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  15. David Weller

    David Weller Commander Red Shirt

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  16. ryan123450

    ryan123450 Rear Admiral Rear Admiral

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    Thanks @David Weller for alerting us to this.

    I continue to just get more and more excited for this. And this answers my last remaining concern, in that it looks like DS9 will also be getting a proper wrap up.

    Thank you again @David Mack @Dayton Ward and @James Swallow for giving us this amazing gift!
     
  17. Greg Cox

    Greg Cox Admiral Premium Member

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    Nothing to "worry" about really, on the TOS front. It's not as though there's some grand, over-arching, interconnected narrative to mess with since the TOS movies pretty much covered the post-series era and we've mostly just been filling in the blanks with standalone adventures. Sure, this or that random novel may be rendered apocryphal by a new TV ep, but that's always been the case, probably for as long as there have been STAR TREK novels. Heck, TOS novels have been known to contradict each other over the course of the last forty-plus years.

    Just business as usual.
     
    Last edited: Feb 27, 2021
  18. Christopher

    Christopher Writer Admiral

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    Speak for yourself. All my TOS novels fit together into a common continuity, and they reference a number of others, including some of yours.

    But of course, getting your books contradicted by new canon is the occupational hazard of any tie-in writer working with an ongoing franchise, just as getting your books contradicted by new science or future events is the occupational hazard of any science fiction writer. All we can do is base our fiction on our best current understanding, and then when things change, we just write new stuff.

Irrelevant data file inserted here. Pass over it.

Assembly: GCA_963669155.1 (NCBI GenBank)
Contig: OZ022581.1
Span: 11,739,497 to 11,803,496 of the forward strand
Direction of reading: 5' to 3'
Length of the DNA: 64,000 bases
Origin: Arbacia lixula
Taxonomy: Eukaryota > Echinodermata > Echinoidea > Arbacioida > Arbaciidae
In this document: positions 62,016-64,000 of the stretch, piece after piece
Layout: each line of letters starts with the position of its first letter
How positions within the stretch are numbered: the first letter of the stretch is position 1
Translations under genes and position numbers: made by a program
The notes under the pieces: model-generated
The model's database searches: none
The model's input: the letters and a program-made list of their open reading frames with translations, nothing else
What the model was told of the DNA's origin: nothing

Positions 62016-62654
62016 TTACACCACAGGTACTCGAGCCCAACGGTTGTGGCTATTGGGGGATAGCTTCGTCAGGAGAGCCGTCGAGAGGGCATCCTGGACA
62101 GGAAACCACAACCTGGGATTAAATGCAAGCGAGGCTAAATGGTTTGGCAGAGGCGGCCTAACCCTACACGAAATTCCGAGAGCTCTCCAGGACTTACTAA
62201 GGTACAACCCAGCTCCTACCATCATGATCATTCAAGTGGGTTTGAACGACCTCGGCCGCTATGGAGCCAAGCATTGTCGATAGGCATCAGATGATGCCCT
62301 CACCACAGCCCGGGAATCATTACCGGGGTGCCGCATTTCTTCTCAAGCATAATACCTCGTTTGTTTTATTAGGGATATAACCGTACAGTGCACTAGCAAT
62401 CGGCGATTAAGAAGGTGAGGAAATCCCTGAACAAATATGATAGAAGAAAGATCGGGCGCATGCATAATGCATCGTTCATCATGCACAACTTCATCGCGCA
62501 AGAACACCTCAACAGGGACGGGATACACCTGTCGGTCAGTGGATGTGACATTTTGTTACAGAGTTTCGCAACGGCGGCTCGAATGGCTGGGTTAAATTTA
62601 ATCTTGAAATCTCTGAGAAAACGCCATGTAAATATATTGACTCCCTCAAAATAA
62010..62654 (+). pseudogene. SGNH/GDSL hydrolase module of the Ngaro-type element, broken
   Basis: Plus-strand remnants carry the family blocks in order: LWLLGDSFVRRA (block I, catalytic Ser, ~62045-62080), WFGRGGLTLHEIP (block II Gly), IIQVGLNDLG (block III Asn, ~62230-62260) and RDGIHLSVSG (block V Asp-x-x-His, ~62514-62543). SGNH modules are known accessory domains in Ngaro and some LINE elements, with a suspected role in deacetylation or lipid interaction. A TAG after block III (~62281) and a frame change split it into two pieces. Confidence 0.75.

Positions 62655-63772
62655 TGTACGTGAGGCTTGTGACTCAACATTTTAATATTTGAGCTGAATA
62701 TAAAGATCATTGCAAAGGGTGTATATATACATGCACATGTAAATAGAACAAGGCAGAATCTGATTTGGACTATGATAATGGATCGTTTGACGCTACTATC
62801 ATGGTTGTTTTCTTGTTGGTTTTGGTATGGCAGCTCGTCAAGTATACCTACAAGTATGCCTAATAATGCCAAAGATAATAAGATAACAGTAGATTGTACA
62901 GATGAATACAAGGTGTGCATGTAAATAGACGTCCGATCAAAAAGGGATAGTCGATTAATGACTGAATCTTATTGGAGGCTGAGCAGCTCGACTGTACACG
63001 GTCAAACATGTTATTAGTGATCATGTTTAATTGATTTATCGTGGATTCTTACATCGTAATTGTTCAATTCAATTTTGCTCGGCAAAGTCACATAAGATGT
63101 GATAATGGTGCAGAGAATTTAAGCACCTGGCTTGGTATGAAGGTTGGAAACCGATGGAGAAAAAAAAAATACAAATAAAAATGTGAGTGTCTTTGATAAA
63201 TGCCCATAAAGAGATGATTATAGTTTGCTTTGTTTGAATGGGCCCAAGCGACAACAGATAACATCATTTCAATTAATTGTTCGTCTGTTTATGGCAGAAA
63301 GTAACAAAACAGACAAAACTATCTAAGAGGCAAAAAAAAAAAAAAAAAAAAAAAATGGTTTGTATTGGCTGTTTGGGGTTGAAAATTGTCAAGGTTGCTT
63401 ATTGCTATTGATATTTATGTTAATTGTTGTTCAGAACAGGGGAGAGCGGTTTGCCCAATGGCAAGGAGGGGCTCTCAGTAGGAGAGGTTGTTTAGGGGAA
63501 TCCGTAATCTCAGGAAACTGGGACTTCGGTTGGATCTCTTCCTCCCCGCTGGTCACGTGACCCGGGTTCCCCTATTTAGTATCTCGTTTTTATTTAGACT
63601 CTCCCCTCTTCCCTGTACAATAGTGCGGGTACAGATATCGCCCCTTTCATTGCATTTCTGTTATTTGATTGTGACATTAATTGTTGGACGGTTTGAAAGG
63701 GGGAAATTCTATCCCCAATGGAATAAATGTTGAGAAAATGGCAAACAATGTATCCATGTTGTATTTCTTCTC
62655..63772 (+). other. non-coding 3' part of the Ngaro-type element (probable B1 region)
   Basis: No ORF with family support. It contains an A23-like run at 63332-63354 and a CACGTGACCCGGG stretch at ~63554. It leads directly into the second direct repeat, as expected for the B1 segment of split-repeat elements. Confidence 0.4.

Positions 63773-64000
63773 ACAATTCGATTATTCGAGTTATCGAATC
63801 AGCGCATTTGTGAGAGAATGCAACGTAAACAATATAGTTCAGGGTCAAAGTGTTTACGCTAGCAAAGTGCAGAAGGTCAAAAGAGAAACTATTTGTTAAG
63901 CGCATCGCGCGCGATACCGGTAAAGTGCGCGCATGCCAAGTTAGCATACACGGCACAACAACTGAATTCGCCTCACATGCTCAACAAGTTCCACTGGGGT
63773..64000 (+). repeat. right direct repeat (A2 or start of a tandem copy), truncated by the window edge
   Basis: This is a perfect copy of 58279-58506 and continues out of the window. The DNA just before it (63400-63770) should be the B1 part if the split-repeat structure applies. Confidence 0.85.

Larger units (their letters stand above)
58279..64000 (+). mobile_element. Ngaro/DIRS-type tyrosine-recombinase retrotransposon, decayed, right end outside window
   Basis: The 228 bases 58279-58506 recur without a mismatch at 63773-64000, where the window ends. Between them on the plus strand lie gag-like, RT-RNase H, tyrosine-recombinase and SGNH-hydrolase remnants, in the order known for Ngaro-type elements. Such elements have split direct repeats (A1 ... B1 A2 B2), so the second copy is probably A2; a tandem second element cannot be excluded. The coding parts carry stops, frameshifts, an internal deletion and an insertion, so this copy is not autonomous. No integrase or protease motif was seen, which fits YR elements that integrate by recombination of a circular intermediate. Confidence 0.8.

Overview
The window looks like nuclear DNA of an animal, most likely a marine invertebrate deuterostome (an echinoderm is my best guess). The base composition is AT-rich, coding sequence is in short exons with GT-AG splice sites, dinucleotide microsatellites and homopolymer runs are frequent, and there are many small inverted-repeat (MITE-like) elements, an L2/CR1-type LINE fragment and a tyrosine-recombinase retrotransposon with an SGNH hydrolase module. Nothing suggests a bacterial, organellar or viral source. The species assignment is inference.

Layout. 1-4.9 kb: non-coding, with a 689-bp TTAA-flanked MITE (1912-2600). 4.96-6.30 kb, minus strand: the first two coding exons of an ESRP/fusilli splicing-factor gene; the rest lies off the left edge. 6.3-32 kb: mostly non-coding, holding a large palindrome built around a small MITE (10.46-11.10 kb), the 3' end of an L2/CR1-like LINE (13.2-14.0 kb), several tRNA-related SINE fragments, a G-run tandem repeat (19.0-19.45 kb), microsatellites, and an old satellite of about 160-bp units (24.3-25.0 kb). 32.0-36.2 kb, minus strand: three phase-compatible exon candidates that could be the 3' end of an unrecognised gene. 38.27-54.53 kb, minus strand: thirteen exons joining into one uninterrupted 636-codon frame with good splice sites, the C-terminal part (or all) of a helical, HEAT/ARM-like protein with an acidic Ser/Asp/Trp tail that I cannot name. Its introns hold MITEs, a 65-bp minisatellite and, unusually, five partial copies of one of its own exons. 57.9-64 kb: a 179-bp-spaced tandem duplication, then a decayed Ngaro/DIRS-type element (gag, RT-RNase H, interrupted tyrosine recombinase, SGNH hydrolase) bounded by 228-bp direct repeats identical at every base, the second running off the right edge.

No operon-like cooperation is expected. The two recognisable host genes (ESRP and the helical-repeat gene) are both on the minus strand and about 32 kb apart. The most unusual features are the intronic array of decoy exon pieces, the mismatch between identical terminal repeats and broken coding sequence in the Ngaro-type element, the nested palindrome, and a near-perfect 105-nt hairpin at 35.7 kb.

19. F. King Daniel

    F. King Daniel Fleet Admiral Admiral

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    Nostalgia isn't the bad thing a lot of people make it out to be. There's the argument that if you move too far away into all new stuff, you might as well drop the Trek connection altogether. I liked the mix in Discovery season 2 and would enjoy more of the same.
    Well the rumours about Kirk specified this version would be bisexual. Whatever happens, I love the character and would enjoy another "young Kirk" take. Each to their own. We've got several other series' exploring new characters, and enough shows that we can have new and old.
    Because a TV series version would have far more depth than a 2 hour movie. That's why I love the classic Superman movies and Smallville.
     
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  20. F. King Daniel

    F. King Daniel Fleet Admiral Admiral

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    Fascinating! Temporal Apocalypse it is. Well, if that report is accurate. I wonder...
    If like at the end of many time travel/reset stories there's always one character who "remembers" the original continuity, who will it be? I'm guessing a Treklit OC to avoid any potential conflicts with shows bringing back past characters